College Cafeterias Major in Organics

Think college cafeteria food and the first thing that comes to mind likely isn’t grilled free-range chicken, organic salad greens, and apple crisp made with locally grown fruit. Yet that menu was served last fall at the inaugural dinner of the Yale University Sustainable Food Project—a program started in 2003 to bring seasonal and organic menus, an organic garden, and a composting program to campus. Students are implementing similar concepts at other universities, including Stanford and the University of Wisconsin. The trend in college dining reflects Americans’ changing palates; according to the Organic Trade Association, sales of organics are growing at about 20 percent a year, while conventional foods sales remain flat. Although bringing organic foods to university dining halls isn’t always an easy task, these three schools have found that the rewards—including those that reach beyond the college gates—are worth the costs.

Yale University
“It’s not just about great food,” says Judith Joffe-Block, a Yale senior and a student member of the Sustainable Food Project steering committee. “We’re hoping that higher demand will change the market for these products, preserve farmland in the Northeast, and help sustain organic agriculture.” Since fall 2003, one of Yale’s 12 residential dining halls has served 19 organic meals each week. To make the extensive program feasible, food service staff had to break away from heat-and-eat offerings and “bring cooking back into the job,” says Joffe-Block. California restaurateur and Yale parent Alice Waters, along with chef Seen Lippert and Yale Dining Services, helped plan menus for huge quantities of easy-to-prepare and healthy foods. However, because making the switch to organic and free-range meat was expensive, the cafeteria eliminated certain items, such as a daily grilled meat.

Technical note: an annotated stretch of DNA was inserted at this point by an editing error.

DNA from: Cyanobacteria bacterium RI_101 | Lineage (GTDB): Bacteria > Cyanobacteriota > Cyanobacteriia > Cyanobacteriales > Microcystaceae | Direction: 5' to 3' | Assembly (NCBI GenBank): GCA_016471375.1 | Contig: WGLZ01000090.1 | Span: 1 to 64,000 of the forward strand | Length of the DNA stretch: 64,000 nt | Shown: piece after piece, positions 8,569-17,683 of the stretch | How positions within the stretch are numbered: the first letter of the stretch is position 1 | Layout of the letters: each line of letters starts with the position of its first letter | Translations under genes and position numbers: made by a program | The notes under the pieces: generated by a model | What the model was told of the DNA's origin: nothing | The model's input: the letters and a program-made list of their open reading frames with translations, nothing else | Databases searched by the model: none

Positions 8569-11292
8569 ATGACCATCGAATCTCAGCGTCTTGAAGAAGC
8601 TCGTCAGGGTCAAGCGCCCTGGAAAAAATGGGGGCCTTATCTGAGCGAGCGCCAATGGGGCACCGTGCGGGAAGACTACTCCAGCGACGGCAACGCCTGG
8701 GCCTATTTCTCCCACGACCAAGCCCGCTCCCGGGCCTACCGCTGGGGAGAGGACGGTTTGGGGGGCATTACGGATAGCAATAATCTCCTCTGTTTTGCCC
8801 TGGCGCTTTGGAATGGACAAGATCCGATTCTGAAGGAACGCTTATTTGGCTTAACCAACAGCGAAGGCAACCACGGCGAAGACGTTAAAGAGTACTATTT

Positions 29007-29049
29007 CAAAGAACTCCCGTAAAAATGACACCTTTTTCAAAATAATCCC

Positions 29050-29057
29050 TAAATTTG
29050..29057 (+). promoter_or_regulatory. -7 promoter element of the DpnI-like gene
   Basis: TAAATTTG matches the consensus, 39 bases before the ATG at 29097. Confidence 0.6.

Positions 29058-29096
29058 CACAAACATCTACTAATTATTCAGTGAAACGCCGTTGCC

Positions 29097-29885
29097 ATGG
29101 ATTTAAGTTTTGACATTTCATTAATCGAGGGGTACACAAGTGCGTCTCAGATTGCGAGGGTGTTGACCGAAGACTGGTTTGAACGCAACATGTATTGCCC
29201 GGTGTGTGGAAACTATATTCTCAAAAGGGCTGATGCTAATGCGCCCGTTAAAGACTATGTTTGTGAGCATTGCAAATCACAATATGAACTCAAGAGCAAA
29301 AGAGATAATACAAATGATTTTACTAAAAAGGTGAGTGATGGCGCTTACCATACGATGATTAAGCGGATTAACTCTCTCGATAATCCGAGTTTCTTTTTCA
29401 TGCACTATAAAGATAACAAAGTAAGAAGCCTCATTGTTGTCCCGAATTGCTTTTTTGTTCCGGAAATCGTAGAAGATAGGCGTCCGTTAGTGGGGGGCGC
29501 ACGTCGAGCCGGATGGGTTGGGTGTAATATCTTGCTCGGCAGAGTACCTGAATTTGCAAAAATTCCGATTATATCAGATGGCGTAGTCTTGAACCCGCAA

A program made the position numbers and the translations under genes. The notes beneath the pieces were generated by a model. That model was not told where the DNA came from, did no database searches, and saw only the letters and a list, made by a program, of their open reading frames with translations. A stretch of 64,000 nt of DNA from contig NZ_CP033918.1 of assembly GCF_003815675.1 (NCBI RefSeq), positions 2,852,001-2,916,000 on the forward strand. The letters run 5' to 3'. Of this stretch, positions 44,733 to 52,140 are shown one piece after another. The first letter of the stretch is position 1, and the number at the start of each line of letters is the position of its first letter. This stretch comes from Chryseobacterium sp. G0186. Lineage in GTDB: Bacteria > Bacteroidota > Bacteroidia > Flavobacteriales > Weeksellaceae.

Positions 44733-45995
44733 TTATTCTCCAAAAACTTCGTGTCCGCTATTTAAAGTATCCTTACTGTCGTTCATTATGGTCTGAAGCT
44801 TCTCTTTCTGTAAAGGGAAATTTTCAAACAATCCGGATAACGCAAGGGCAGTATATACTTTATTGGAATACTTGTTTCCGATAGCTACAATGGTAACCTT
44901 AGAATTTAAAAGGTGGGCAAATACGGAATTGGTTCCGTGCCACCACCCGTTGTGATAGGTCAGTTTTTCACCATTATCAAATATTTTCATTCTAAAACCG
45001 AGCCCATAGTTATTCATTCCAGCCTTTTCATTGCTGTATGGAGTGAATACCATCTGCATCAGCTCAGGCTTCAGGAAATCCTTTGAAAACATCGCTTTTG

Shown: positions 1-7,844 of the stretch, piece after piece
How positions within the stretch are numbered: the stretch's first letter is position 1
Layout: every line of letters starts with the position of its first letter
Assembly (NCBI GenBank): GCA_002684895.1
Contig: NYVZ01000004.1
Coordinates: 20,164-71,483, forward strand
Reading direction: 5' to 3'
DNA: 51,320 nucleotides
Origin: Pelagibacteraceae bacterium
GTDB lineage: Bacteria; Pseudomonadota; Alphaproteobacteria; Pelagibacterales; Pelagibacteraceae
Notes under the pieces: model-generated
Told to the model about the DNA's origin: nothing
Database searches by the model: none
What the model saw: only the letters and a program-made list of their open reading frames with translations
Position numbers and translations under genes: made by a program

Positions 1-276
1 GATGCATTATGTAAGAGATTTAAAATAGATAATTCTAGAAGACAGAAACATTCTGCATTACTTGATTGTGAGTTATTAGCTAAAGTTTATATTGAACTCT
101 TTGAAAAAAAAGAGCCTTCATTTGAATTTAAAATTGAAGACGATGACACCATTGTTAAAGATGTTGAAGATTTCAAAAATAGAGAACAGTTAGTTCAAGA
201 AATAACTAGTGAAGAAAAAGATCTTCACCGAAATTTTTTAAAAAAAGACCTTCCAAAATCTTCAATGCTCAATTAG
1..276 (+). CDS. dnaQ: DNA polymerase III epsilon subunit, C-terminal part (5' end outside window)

Stanford University
To reduce costs, other schools, such as Stanford University, have turned to bulk foods. “Because of a guaranteed bulk sale, farmers [are often] willing to sell us their organics at the prevailing market price for conventional produce,” says Rafi Taherian, associate director for residential dining. The savings of this system have allowed Stanford to purchase many of its 19 salad bar items, served campuswide, from the Alba Organic co-op since 2002. Taherian hopes to expand the program to include organic meats next year. The arrangement not only provides a stable source of food for Stanford, it also means a consistent sale for farmers. “We want to show that this program is sustainable,” he says. “Local food means good taste, good economics, and less pollution.”

University of Wisconsin
Not everyone gets a bulk reduction like Stanford. Bob Fessenden, associate director of university housing at the University of Wisconsin at Madison, points out that students fund the school’s organic initiatives. The organic-inclusion program in residential dining halls now includes organic hamburgers, a seasonal dinner in the fall and spring, and a variety of locally grown offerings, such as red and baking potatoes and blue corn chips. Campus carryout stores stock prepackaged organic salads and frozen foods. According to Fessenden, students are willing to pay for organic options. For example, sales of organic cookies are rising even though the cookies cost $3 each. “More and more students come to us with an awareness of healthy eating,” Fessenden says. “There can’t be a corner of the country that’s untouched by the trend toward organic food.”

—Corinne McKay